[Ip-health] Indian patent office delivers major blow to affordable pneumonia vaccine hopes

leena menghaney leenamenghaney at gmail.com
Tue Aug 22 02:48:44 PDT 2017


Indian patent office delivers major blow to affordable pneumonia vaccine
hopes

Access Campaign, 22 August 2017


Geneva/New York/New Delhi, 22 August 2017 – Hopes for improved access to an
affordable pneumococcal conjugate vaccine (PCV) that safeguards both
children and adults from pneumonia was dealt a major blow after the Indian
patent office granted a patent to the US pharmaceutical corporation Pfizer
for its PCV13 product, marketed as Prevnar13.

“It’s unfair and unacceptable that almost a million children die each year
from pneumonia, even though a life-saving vaccine is available. Children
everywhere have a right to be protected from pneumonia, but many
governments can’t afford the prices set by Pfizer,” said Dr Prince Mathew,
Asia Regional Coordinator for MSF. “We urgently need additional
manufacturers to rapidly introduce competition with the aim of lowering
vaccine prices.”

The granting of this patent would block other manufacturers in India from
supplying this vaccine - which protects against 13 types of pneumococcal
bacteria (PCV-13) - to those who need it most.

According to Leena Menghaney, South Asia Head for MSF’s Access Campaign,
“The method Pfizer is trying to patent is too obvious to deserve a patent
under Indian law, and is just a way to guarantee an extended market
monopoly for the corporation for many years to come.”

In 2016, MSF challenged Pfizer’s unmerited patent claims in India, after
the same patent was revoked by the European Patent Office (EPO). The patent
is also being legally challenged in South Korea and before the US Patent
Trademark Appeal Board.

MSF relies heavily on affordable generic medicines to do its medical work
around the world: two-thirds of its medicines used to treat people with
HIV, tuberculosis, and malaria are generic medicines made in India. Indian
vaccine manufacturers have already announced that they can supply PCV for a
much lower price. However, Pfizer’s patent allows it to continue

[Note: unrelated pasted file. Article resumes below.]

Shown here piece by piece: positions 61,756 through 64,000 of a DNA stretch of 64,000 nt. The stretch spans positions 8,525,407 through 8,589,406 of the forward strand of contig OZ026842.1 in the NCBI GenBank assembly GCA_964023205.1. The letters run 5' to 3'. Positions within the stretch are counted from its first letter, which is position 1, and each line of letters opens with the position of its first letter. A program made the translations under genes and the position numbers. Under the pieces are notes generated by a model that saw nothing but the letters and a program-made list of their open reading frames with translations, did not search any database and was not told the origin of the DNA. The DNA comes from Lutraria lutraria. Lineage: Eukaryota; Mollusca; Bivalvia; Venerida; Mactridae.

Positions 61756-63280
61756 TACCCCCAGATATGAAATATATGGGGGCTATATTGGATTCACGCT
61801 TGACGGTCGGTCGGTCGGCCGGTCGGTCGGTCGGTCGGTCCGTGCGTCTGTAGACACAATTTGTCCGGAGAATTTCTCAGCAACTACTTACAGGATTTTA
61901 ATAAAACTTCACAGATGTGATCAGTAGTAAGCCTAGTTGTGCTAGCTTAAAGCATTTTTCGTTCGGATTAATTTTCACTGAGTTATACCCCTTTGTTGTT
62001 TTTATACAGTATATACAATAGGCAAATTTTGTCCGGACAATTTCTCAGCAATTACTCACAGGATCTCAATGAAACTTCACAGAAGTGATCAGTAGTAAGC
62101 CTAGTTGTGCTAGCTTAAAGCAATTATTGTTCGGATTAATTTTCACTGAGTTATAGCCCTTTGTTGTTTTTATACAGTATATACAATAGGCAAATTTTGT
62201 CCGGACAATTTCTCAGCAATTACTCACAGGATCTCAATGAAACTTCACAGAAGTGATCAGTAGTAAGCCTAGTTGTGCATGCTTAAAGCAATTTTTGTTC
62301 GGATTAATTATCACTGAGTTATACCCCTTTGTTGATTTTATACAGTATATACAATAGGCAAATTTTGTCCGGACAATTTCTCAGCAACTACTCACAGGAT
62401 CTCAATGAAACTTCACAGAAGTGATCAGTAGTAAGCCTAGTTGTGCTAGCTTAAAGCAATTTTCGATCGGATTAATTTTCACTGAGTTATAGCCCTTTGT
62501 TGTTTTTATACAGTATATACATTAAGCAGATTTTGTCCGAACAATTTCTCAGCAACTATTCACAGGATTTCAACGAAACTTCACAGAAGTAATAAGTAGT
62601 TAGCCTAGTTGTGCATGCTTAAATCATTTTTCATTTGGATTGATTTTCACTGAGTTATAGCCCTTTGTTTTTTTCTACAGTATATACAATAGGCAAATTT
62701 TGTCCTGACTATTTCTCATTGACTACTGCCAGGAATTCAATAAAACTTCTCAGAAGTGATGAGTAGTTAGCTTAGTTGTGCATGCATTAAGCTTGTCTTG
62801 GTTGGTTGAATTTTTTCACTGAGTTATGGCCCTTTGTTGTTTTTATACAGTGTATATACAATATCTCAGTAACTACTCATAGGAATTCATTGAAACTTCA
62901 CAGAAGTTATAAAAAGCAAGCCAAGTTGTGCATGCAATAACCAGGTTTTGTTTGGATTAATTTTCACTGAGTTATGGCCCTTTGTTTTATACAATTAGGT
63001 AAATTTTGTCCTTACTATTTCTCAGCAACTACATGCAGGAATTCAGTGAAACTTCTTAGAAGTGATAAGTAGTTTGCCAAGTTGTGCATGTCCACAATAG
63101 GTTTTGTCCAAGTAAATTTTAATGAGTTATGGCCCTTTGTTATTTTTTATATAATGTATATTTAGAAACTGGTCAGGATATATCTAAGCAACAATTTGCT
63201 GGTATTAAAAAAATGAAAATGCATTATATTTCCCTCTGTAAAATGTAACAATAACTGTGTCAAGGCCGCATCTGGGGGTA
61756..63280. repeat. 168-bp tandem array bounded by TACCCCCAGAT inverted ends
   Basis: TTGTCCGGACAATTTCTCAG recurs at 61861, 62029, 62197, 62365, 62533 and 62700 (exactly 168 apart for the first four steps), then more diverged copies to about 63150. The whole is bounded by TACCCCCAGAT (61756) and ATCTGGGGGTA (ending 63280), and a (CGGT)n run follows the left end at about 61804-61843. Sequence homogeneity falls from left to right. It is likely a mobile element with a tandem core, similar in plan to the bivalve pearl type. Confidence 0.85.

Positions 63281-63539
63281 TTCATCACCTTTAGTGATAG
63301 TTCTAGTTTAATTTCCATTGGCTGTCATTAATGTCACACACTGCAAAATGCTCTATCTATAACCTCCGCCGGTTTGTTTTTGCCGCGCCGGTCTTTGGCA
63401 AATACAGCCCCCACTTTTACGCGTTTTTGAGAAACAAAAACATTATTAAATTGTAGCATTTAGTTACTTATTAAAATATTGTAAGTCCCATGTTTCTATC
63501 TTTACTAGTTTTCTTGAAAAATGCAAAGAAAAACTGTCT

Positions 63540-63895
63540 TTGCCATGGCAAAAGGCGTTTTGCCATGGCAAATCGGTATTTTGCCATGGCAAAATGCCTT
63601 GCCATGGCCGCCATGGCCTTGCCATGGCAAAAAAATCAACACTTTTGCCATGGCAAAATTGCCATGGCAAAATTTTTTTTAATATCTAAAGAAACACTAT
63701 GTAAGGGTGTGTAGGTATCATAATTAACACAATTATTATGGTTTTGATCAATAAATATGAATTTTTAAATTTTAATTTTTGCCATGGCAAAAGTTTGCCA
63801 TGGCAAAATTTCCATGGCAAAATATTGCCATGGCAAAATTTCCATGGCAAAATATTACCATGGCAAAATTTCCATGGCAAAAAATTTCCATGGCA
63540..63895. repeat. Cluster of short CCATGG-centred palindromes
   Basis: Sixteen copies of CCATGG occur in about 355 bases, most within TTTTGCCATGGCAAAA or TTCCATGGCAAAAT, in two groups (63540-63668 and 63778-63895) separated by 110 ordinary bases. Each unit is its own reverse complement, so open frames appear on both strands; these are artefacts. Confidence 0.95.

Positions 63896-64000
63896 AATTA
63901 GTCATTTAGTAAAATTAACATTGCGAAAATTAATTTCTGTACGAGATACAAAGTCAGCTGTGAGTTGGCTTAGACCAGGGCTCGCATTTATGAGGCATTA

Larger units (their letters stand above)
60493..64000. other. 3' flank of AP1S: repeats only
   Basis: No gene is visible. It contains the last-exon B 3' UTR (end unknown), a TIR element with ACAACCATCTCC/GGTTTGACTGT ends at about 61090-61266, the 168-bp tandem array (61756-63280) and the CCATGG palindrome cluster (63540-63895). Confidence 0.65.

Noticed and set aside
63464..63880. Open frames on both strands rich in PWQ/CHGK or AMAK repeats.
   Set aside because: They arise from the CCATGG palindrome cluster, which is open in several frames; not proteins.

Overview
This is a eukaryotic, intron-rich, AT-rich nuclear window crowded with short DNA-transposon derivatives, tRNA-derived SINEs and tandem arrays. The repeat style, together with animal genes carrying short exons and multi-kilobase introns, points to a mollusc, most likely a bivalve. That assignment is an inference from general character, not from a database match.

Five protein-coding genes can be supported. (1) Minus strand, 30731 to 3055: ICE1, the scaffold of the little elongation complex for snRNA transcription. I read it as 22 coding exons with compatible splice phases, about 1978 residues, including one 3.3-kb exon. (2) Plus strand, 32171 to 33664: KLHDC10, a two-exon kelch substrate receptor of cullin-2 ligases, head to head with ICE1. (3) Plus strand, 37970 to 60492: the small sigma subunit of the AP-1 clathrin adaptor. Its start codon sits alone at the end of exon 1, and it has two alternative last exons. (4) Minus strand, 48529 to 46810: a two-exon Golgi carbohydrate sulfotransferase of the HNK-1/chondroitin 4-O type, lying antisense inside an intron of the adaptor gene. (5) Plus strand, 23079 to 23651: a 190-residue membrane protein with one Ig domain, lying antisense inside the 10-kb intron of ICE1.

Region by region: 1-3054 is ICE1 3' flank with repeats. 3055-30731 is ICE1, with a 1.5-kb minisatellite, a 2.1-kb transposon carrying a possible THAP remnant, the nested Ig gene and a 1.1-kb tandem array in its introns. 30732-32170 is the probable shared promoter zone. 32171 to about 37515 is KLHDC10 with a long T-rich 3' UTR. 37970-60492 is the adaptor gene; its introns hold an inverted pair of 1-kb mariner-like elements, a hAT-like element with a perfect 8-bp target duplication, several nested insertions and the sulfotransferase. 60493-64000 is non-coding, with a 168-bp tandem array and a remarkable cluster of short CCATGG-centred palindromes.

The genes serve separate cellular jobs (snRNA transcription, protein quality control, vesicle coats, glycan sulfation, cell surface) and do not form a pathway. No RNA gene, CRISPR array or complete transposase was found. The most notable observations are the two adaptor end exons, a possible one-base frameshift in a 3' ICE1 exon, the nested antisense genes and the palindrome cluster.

controlling the PCV market in India until 2026, and blocks developing
country vaccine manufacturers from supplying a competing version of
Pfizer’s PCV. Manufacturers will have to find new routes to develop a
non-infringing PCV vaccine which may delay the availability of competing
products in the pipeline from Indian producers.

Dr. Anas Shorman, a paediatrician working for MSF in Jordan, added, “In our
work, we see many children with life-threatening respiratory infections;
many deaths could be prevented if more kids were vaccinated with PCV. More
than 50 countries have spoken out against high vaccine prices, and children
in countries like Indonesia, Jordan and Tunisia simply can’t wait any
longer to get access to the life-saving pneumonia vaccine.”

The Indian patent office’s decision also has broader implications, as it
indicates a weakening of India’s strict patentability standards, which
results in granting monopolies for minor and trivial improvements of
existing medical products, as allowed in some other countries. Such
ever-greening practices will hamper India’s role as ‘pharmacy of the
developing world,’ supplying governments and procurers like MSF with
affordable medicines and vaccines.

Background

*PCV and Patents*

The patent granted to Pfizer involves the method of conjugating
(assembling) together serotypes of streptococcus pneumonia into a single
carrier and is essential for PCV developers. The patent is a mere addition
of serotypes to the already established 7 valent vaccine and does not meet
the inventive step requirement; it ought to have been rejected. In 2014,
the revocation of Pfizer’s patent by the European Patent Office in 2014
judging it to be non-inventive was based on the consideration of a total of
five oppositions, including those filed by Merck and Novartis. The
revocation was on upheld on appeal.

Pharmaceutical corporations have been building so-called patent thickets